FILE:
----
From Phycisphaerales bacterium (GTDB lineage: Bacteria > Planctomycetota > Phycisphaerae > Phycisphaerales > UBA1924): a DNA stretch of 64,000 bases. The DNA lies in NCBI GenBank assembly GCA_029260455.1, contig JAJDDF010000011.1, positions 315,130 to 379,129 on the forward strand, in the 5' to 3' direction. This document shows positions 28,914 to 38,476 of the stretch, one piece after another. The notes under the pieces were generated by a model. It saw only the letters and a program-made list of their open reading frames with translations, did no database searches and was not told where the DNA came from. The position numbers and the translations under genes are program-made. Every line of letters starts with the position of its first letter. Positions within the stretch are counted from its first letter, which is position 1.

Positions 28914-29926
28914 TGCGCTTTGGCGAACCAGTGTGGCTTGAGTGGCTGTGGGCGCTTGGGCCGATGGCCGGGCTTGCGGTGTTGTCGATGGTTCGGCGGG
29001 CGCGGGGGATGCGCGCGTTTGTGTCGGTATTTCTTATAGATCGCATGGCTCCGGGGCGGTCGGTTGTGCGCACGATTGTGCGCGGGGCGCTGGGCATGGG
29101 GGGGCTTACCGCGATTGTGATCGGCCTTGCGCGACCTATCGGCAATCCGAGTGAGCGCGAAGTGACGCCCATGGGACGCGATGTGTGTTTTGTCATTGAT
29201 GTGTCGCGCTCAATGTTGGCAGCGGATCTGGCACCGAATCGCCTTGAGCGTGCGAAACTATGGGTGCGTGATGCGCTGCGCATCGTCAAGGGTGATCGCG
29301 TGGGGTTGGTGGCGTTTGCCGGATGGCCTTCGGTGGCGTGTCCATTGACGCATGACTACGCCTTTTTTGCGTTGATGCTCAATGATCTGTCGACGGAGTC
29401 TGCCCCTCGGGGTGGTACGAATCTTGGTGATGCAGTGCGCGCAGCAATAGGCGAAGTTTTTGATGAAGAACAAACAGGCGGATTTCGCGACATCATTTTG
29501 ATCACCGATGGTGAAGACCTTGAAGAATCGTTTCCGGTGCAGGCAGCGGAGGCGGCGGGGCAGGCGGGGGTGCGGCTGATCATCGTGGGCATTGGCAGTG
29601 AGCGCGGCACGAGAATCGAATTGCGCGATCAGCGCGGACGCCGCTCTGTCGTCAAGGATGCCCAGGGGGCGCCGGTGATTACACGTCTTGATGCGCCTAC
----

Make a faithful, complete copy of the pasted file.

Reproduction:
From Phycisphaerales bacterium (GTDB lineage: Bacteria > Planctomycetota > Phycisphaerae > Phycisphaerales > UBA1924): a DNA stretch of 64,000 bases. The DNA lies in NCBI GenBank assembly GCA_029260455.1, contig JAJDDF010000011.1, positions 315,130 to 379,129 on the forward strand, in the 5' to 3' direction. This document shows positions 28,914 to 38,476 of the stretch, one piece after another. The notes under the pieces were generated by a model. It saw only the letters and a program-made list of their open reading frames with translations, did no database searches and was not told where the DNA came from. The position numbers and the translations under genes are program-made. Every line of letters starts with the position of its first letter. Positions within the stretch are counted from its first letter, which is position 1.

Positions 28914-29926
28914 TGCGCTTTGGCGAACCAGTGTGGCTTGAGTGGCTGTGGGCGCTTGGGCCGATGGCCGGGCTTGCGGTGTTGTCGATGGTTCGGCGGG
29001 CGCGGGGGATGCGCGCGTTTGTGTCGGTATTTCTTATAGATCGCATGGCTCCGGGGCGGTCGGTTGTGCGCACGATTGTGCGCGGGGCGCTGGGCATGGG
29101 GGGGCTTACCGCGATTGTGATCGGCCTTGCGCGACCTATCGGCAATCCGAGTGAGCGCGAAGTGACGCCCATGGGACGCGATGTGTGTTTTGTCATTGAT
29201 GTGTCGCGCTCAATGTTGGCAGCGGATCTGGCACCGAATCGCCTTGAGCGTGCGAAACTATGGGTGCGTGATGCGCTGCGCATCGTCAAGGGTGATCGCG
29301 TGGGGTTGGTGGCGTTTGCCGGATGGCCTTCGGTGGCGTGTCCATTGACGCATGACTACGCCTTTTTTGCGTTGATGCTCAATGATCTGTCGACGGAGTC
29401 TGCCCCTCGGGGTGGTACGAATCTTGGTGATGCAGTGCGCGCAGCAATAGGCGAAGTTTTTGATGAAGAACAAACAGGCGGATTTCGCGACATCATTTTG
29501 ATCACCGATGGTGAAGACCTTGAAGAATCGTTTCCGGTGCAGGCAGCGGAGGCGGCGGGGCAGGCGGGGGTGCGGCTGATCATCGTGGGCATTGGCAGTG
29601 AGCGCGGCACGAGAATCGAATTGCGCGATCAGCGCGGACGCCGCTCTGTCGTCAAGGATGCCCAGGGGGCGCCGGTGATTACACGTCTTGATGCGCCTAC